Because one never knows when a gorgeous discovery will save the contractors a few days’ effort, this homeowner suggests taking time to map out the renovation process in detail, with contingencies. And ask for the tough love you need to maintain your timeline: ordering deadlines for materials so you’ll have them before they’re needed; assignments for moving things around the house as work carries on.

“Our contractor,” the homeowner says, “was patient and thoughtful about what needed to be ordered. More important, he completed work on time, if not early. He was easy to work with, responsive and flexible. We also knew that, should that attitude change, Sweeten had our backs.”

Opportunities for efficiency and satisfaction can be found by playing an active part in the project, the homeowner said. Living in the house throughout the process, he says, allowed the family to see it day-to-day. “My favorite part,” he said, “was watching the rooms finish one by one and seeing the larger picture slowly emerge.” 

In the end, he said, the family stayed close to their budgeted figures and felt real satisfaction in the job’s completion. “It’s great to be done and the house finally feels like our home,” he said. “The vision we had came together, and now we can build on it with details like family photos and objects we love.”  

Custom Woodwork in Manhattan Kitchen

A one-bedroom in a coveted West Village condominium designed by famed architect Emery Roth offered a multitude of positives to a new Manhattan buyer: Impossibly desirable location, soaring ceilings, deep closets, residential amenities, and a quiet retreat for work or play. But this lovely home’s kitchen was relegated to a tight little galley, and though the finishes were once beautiful, the dark and heavy cabinetry blocked light and cut access to the living and dining rooms. Eric, the new owner, came to Sweeten to find a contractor who could smoothly navigate the management requirements in this pre-war building and bring a serious carpentry and craftsmanship approach to flow and finishes in the kitchen.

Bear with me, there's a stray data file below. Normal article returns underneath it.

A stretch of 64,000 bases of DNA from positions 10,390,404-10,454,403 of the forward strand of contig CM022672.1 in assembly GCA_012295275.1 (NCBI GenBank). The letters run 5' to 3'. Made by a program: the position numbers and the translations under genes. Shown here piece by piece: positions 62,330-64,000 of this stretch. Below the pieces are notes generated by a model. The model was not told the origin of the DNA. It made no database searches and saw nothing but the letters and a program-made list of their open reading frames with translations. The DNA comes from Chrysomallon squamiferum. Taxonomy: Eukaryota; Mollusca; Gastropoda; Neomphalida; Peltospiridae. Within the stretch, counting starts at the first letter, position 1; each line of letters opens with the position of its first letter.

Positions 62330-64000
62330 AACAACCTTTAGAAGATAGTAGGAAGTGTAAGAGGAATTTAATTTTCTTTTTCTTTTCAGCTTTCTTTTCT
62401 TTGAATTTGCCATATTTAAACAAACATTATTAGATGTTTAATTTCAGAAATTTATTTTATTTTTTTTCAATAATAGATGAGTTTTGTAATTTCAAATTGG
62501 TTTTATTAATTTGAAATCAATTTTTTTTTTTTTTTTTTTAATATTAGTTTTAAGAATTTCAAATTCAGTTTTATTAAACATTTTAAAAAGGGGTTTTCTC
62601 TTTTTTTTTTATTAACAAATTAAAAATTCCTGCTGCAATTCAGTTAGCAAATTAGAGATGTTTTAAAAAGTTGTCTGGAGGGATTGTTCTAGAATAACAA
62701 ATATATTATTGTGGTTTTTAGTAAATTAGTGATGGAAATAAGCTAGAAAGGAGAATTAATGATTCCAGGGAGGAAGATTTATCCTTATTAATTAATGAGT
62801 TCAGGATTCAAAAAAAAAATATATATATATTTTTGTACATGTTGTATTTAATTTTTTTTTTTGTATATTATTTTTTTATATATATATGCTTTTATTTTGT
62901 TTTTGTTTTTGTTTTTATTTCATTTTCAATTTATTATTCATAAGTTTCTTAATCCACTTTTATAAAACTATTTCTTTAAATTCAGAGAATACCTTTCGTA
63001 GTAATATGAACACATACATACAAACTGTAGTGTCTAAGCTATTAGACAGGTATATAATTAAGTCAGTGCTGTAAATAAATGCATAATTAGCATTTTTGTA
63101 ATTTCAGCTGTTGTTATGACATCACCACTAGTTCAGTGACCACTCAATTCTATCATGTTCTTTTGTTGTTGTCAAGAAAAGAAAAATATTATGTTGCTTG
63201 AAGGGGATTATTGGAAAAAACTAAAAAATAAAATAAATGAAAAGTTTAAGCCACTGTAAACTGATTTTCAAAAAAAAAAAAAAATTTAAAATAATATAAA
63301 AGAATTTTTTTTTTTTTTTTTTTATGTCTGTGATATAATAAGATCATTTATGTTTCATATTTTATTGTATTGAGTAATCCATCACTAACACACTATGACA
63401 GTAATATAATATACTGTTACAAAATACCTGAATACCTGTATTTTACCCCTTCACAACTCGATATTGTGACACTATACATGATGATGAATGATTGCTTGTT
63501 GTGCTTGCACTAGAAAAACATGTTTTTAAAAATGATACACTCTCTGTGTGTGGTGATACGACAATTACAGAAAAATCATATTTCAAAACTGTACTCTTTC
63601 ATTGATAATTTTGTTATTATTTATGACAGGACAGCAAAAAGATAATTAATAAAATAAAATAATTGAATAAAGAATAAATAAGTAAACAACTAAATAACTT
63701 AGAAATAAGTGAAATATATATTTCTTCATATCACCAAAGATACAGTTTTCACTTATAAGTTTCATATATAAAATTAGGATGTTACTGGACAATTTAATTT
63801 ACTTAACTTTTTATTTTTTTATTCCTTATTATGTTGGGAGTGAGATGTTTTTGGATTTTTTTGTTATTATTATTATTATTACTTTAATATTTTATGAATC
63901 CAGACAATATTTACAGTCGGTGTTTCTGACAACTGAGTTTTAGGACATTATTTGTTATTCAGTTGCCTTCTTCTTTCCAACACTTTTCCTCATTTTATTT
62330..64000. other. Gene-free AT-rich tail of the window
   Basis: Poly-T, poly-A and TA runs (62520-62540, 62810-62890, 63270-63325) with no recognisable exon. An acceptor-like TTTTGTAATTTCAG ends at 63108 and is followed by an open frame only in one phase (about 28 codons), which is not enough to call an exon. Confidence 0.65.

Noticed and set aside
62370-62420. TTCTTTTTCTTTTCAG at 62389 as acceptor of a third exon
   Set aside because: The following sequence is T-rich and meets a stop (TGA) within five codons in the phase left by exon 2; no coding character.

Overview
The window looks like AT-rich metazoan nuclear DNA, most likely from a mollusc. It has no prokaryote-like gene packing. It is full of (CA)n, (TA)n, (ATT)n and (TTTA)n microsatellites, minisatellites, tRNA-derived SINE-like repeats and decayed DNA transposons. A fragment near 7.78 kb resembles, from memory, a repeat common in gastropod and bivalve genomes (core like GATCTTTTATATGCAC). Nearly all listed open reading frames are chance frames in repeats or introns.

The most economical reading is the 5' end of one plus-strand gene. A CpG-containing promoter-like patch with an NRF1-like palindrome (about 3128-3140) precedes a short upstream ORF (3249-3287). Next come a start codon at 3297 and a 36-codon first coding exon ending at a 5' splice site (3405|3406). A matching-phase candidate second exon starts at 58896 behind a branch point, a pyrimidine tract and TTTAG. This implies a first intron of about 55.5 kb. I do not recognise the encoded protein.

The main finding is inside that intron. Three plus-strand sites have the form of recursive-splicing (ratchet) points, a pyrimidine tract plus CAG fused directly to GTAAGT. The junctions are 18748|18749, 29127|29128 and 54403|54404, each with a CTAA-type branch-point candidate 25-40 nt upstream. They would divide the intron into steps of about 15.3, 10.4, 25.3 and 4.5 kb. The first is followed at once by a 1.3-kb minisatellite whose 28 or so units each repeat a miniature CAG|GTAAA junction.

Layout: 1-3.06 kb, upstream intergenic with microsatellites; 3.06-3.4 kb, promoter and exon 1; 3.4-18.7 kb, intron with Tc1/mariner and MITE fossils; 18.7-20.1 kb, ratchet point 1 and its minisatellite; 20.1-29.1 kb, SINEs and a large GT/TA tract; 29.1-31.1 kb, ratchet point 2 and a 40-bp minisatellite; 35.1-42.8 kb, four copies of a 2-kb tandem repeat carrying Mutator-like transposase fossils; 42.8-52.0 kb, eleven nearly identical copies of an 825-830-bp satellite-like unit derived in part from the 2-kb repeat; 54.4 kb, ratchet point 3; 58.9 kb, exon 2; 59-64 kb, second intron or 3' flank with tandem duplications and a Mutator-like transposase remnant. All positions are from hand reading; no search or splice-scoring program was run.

custom wood cabinets

Making real design changes to a pre-war pad can prove rather daunting – many of Manhattan’s most sought-after buildings have deep historical roots, celebrity architect imprints, and cautious alteration agreements that limit updates. Eric saw an opportunity to open up the kitchen in his new place and posted his renovation project on Sweeten — we matched him with Sweeten Expert Alan, a cabinet and millwork specialist who could also manage strict building requirements and oversee all aspects of the project.

For Alan, designing new custom cabinetry to lighten the space was the easy part. Finding a way to incorporate more natural light and reconnect the rooms was the primary challenge. Eric had hoped to take down the entire wall separating the kitchen and living room where the paneled fridge stood, but the building’s interior pipes stood in the way, so the crew decided to open the wall with a large pass-through instead. The team also planned to replace floors throughout the apartment and targeted the old-school linoleum in the kitchen as a starting point.

SWEETEN_Eric_Kitchen-Before-01

Alan stripped the black and white linoleum squares and laid white oak planks down in their place, finished with a glossy clear stain throughout the entire apartment. The cabinets were torn out and replaced with a detailed custom oak set, mostly constructed and completed onsite. Incorporating a lot of glass into the design, Alan created open, closed, and shelving variations in a combination of natural-stained and painted white finishes. The new pass-through provides light from the kitchen window and the living room windows in both directions, and Alan played up the new light with windowed display cabinets above the counter and bar.

manhattan galley kitchen